Use APIs to add third-party CAs for SCEP to Intune

In Microsoft Intune, you can add third-party certificate authorities (CA), and have these CAs issue and validate certificates using the Simple Certificate Enrollment Protocol (SCEP). Add third-party certification authority provides an overview of this feature, and describes the Administrator tasks in Intune.

There are also some developer tasks that use an open-source library that Microsoft published in GitHub.com. The library includes an API that:

  • Validates the SCEP password dynamically generated by Intune
  • Notifies Intune of the certificates created on devices submitting SCEP requests

Using this API, your third-party SCEP server integrates with the Intune SCEP management solution for MDM devices. The library abstracts aspects such as authentication, service location, and the ODATA Intune Service API from its users.

SCEP management solution

How third party certification authority SCEP integrates with Microsoft Intune

Using Intune, administrators create SCEP profiles, and then assign these profiles to MDM devices. The SCEP profiles include parameters, such as:

  • The URL of the SCEP server
  • The Trusted Root Certificate of the Certificate Authority
  • Certificate attributes, and more

Devices that check-in with Intune are assigned the SCEP profile, and are configured with these parameters. A dynamically-generated SCEP challenge password is created by Intune, and then assigned to the device.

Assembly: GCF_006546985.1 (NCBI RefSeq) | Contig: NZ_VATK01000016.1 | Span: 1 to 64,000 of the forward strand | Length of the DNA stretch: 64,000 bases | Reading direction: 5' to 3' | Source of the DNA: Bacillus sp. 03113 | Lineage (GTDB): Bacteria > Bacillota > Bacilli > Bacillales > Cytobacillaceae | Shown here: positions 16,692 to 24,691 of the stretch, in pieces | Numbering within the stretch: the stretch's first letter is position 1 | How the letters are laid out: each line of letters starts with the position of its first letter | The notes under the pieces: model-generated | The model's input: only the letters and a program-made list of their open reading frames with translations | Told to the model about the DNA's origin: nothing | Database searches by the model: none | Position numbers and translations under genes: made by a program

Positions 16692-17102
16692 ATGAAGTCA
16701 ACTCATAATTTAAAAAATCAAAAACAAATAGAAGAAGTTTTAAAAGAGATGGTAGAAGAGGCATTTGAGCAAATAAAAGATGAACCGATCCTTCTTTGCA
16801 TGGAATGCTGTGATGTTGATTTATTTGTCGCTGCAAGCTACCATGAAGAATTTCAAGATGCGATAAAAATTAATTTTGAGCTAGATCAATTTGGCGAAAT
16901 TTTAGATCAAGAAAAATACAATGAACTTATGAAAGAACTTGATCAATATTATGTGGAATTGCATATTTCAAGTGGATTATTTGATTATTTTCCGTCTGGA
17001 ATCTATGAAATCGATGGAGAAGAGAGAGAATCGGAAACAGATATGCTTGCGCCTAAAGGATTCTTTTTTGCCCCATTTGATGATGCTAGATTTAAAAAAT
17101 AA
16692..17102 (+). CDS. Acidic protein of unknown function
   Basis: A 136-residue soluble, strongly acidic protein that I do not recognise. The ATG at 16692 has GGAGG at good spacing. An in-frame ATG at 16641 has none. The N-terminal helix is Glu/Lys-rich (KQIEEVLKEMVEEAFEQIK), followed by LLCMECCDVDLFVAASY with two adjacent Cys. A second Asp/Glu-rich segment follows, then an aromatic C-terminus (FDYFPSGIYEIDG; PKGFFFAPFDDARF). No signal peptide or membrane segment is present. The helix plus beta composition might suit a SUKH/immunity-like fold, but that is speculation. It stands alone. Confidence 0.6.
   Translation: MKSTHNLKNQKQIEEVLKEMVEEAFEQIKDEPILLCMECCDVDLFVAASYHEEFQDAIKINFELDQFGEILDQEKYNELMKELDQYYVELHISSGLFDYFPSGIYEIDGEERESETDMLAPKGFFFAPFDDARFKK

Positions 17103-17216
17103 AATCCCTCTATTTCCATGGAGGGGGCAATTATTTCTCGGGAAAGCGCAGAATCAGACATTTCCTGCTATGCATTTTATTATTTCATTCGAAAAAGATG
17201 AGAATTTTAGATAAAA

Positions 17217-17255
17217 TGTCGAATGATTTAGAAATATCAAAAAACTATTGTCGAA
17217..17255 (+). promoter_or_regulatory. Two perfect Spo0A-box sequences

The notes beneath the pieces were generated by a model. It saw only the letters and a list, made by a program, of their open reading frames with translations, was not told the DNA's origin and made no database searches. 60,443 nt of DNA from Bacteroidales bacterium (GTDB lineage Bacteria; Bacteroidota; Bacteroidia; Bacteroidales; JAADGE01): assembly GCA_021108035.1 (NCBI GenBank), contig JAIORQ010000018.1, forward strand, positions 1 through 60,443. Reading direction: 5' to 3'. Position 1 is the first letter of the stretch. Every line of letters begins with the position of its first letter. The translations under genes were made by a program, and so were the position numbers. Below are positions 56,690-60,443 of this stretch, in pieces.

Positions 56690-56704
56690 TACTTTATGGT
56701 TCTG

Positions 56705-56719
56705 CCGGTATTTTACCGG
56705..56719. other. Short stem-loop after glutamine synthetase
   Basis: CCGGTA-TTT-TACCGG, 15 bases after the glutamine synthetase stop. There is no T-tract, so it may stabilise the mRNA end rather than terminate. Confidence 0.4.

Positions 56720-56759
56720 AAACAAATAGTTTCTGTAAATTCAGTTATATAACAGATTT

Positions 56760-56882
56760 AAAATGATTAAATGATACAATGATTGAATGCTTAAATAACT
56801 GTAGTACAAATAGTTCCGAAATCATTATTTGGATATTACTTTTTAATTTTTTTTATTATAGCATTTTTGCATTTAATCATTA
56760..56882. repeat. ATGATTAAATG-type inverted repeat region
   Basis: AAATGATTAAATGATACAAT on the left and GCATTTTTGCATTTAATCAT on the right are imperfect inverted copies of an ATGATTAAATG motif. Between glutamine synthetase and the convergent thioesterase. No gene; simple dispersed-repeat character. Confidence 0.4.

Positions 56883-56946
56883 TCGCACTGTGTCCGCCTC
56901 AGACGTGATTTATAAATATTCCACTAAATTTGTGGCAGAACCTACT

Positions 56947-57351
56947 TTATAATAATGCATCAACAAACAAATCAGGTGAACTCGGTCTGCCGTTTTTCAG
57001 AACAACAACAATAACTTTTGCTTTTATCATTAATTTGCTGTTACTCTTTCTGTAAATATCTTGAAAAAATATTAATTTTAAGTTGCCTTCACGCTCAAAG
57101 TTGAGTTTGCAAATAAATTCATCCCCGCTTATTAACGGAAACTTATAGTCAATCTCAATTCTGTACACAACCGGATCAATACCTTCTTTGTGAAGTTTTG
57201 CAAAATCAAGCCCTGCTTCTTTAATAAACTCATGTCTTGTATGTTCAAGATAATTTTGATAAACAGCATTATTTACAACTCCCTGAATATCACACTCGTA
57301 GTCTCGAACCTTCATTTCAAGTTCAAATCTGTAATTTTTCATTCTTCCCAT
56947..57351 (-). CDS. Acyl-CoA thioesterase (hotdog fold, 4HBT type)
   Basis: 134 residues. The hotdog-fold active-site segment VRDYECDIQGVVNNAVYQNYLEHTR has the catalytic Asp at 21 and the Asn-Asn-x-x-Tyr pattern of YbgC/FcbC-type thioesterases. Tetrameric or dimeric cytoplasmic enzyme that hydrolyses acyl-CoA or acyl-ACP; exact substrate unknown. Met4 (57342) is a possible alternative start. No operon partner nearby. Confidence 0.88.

This challenge contains:

  • The dynamically-generated challenge password
  • The details on the parameters expected in the certificate signing request (CSR) that the device issues to the SCEP server
  • The challenge expiration time

Intune encrypts this information, signs the encrypted blob, and then packages these details into the SCEP challenge password.

Devices contacting the SCEP server to request a certificate then give this SCEP challenge password. The SCEP server sends the CSR and encrypted SCEP challenge password to Intune for validation. This challenge password and CSR must pass validation for the SCEP server to issue a certificate to the device. When an SCEP challenge is validated, the following checks happen:

  • Validates the signature of the encrypted blob
  • Validates that the challenge hasn't expired
  • Validates that the profile is still targeted to the device
  • Validates that the certificate properties requested by the device in the CSR match the expected values

The SCEP management solution also includes reporting. An administrator can get information on the deployment status of the SCEP profile, and about the certificates issued to the devices.